Saturday, September 30, 2017

How to integration test ASP.NET Core services, including Startup and dependency injection

After 3 years, I feel I have something valuable to share.

I have recently started to work with ASP.NET Core and even though it's a thousand times easier to test than ASP.NET MVC, thanks to its built-in Dependency Injection (IServiceCollection, IServiceProvider) and the very great TestServer, I could not find a well rounded pattern to easily test all aspects of an application, mocking at different levels and using the powerful fact that everything comes from the IServiceProvider by design.

This is very much work in progress so please, if you happen to come across this page, get in touch with any alternatives you have found or any improvements you think can be applied.

Maintaining my style, let's get on with some code. It's worth more than a thousand words.

This is what I consider the ideal integration/acceptance/end-to-end test:

public async Task WhenXThenY(
IRepository<SomeEntity> repository, // For this to work, a TestServer must have been started and
// this IRepository must be the same instance that the Controller is going to use when processing the request
WebApiClient client, // This must be wrapping an HttpClient connected to the TestServer
ISomeExternalServiceGateway gateway // Must also be the same instance to be used by the Controller)
{
var entityInRequiredState = CreateEntityInStateX();
repository.GetById(entityInRequiredState.Id).Return(entityInRequiredState);
await client.Post($"controller/action/{entityInRequiredState.Id}");
entityInRequiredState.ShouldBeInStateY();
}
https://gist.github.com/rodolfograve/16e603a86565536063932e03fa4afc10#file-aspnetcoretest-cs

There are a few things to notice here:

  1. Somehow, a TestServer must be started using as much of the production configuration as possible. Obviously, we still need to be able to mock what we want.
  2. The WebApliClient must send its requests to the TestServer.
  3. The IRepository must be the same that is going to be used by the Controller when processing the request, otherwise our setup is useless.
  4. We need to use a framework that lets you decorate your tests to customize the way the parameters are injected. I'm currently using AutoFixture.

The key to make this work is to use the IServiceProvider used by the server as the source for all the instances you want to configure to setup your test. Turns out this is not trivial to achieve without doing some research and understanding some ASP.NET Core secrets, which is why I think this is a valuable thing to share.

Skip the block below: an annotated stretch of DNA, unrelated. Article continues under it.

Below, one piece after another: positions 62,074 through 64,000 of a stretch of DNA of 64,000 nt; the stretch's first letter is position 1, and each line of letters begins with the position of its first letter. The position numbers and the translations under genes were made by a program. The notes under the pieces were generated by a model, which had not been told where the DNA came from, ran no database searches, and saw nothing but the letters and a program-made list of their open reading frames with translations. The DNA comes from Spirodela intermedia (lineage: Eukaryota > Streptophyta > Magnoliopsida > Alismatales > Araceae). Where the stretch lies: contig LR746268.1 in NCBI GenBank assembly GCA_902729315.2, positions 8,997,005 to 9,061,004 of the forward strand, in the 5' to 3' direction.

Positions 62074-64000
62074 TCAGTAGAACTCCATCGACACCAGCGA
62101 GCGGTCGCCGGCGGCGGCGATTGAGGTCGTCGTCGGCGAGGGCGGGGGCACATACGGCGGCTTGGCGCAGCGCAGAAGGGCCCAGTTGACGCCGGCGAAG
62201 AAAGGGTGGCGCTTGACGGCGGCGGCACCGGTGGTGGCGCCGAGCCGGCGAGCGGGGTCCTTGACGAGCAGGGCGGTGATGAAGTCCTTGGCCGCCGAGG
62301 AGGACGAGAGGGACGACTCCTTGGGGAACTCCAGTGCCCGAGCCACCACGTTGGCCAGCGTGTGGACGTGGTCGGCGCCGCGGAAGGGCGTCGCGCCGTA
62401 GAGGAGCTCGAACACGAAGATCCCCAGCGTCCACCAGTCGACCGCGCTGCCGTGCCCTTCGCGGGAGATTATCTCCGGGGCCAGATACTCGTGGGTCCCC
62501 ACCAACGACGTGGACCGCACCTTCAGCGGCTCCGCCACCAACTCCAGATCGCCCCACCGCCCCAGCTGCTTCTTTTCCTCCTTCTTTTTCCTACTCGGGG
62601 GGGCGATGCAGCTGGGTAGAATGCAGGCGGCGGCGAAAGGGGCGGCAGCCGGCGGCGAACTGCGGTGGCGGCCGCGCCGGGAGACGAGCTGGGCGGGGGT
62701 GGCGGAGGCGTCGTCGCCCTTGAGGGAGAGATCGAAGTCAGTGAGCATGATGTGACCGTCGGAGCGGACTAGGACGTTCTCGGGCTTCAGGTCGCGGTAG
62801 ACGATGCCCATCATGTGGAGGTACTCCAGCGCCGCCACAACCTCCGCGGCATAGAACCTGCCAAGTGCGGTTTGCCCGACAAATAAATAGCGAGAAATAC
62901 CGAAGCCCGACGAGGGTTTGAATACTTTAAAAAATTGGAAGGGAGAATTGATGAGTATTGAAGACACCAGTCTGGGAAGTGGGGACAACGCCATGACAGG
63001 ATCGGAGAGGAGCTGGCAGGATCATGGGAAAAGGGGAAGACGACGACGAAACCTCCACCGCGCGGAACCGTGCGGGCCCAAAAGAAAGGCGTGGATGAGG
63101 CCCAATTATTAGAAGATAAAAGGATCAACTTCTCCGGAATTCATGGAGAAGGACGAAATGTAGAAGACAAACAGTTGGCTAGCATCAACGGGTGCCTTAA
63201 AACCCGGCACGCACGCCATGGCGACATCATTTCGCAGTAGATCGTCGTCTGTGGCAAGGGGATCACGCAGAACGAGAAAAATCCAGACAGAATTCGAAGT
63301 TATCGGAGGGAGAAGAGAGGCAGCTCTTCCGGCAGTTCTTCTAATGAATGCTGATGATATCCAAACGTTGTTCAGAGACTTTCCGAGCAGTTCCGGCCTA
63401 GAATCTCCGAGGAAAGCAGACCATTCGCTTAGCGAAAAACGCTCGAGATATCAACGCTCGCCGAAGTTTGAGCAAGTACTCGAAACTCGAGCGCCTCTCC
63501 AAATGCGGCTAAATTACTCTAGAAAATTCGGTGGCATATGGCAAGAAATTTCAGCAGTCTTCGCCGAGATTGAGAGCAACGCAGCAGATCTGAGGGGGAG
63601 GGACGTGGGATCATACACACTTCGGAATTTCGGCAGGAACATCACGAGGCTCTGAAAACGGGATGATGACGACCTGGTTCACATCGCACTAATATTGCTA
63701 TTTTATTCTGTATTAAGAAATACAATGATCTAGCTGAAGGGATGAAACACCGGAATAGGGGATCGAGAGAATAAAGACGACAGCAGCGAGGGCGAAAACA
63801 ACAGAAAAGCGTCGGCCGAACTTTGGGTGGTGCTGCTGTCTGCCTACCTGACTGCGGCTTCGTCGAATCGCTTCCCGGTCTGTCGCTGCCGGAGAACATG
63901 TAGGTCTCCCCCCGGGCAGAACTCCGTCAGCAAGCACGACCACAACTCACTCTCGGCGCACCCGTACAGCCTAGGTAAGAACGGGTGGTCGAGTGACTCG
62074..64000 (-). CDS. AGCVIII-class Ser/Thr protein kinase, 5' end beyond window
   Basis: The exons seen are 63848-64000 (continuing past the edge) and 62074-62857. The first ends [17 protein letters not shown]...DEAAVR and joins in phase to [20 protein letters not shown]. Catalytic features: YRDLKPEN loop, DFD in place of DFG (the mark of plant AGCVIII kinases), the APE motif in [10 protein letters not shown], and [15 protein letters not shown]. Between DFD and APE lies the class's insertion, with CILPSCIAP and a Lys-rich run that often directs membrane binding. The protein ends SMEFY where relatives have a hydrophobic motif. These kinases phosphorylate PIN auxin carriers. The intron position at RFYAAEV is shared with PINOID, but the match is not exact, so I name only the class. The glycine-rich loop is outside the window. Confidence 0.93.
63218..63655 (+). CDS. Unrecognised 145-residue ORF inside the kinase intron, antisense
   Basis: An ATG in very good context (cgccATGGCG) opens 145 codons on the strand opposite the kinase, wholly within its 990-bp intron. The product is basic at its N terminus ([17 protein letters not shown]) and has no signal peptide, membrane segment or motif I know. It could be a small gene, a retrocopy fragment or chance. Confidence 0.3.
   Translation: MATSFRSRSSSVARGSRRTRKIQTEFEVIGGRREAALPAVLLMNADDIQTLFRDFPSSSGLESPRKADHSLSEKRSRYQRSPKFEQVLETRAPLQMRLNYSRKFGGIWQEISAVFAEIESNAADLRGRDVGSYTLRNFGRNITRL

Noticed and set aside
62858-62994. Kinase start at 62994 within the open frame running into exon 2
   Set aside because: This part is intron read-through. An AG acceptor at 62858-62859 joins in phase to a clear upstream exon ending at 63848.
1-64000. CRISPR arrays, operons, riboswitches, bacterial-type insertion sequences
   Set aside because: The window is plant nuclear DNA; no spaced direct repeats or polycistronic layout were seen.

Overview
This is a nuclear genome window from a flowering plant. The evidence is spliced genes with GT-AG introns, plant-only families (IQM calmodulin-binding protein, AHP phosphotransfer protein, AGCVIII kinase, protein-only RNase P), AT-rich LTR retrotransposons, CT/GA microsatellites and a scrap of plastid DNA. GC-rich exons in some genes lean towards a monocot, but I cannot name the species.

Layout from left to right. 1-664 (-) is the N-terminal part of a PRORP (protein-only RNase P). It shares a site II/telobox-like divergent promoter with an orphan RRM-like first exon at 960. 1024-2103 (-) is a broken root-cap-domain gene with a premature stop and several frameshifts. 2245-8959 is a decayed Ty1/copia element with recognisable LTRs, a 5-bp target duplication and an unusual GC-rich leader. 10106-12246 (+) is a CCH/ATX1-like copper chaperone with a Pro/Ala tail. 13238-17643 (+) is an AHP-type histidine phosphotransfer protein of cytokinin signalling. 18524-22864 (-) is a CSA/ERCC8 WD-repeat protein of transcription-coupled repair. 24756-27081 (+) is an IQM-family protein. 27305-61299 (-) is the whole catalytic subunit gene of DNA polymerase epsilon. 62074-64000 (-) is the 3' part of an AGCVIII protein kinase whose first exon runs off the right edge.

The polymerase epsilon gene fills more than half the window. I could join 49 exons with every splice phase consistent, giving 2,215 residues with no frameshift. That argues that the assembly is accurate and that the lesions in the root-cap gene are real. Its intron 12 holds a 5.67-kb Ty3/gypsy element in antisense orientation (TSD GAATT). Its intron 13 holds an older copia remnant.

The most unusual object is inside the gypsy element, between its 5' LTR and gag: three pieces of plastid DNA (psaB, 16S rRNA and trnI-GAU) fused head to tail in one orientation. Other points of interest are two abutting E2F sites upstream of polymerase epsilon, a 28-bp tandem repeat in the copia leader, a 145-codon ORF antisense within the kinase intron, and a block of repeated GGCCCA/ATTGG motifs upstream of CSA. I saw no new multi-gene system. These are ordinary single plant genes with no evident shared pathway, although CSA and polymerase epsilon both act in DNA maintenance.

The typical code to start an ASP.NET Core web server is:

https://gist.github.com/rodolfograve/16e603a86565536063932e03fa4afc10#file-defaultaspnetcoreprogram-cs

The trick to get access to the IServiceProvider created by the WebHostBuilder, and the reason I'm sharing all this, is to provide an instance of IStartup instead of the type:

https://gist.github.com/rodolfograve/16e603a86565536063932e03fa4afc10#file-modifiedaspnetcoreprogram-cs-L13

With the above in place, we can now use AutoFixture to create an instance of TestServer, keep a reference to the IServiceProvider and use it to obtain instances to be injected into the test:


  1. The attribute, to instruct AutoFixture how to resolve all parameters of the test method.
  2. The AutoFixture ICustomization that creates a fixture for the TestServer and configures a SpecimenBuilder to delegate all requests to the IServiceProvider.
Apologies for not embedding the code here but Blogger refuses to accept any of the solutions I have found to embed code. I do dislike Blogger a lot but I haven't had the time and energy required to find something else.

I will probably turn all the above into a little NuGet package. In the meantime, the gist contains all you need to get it working:



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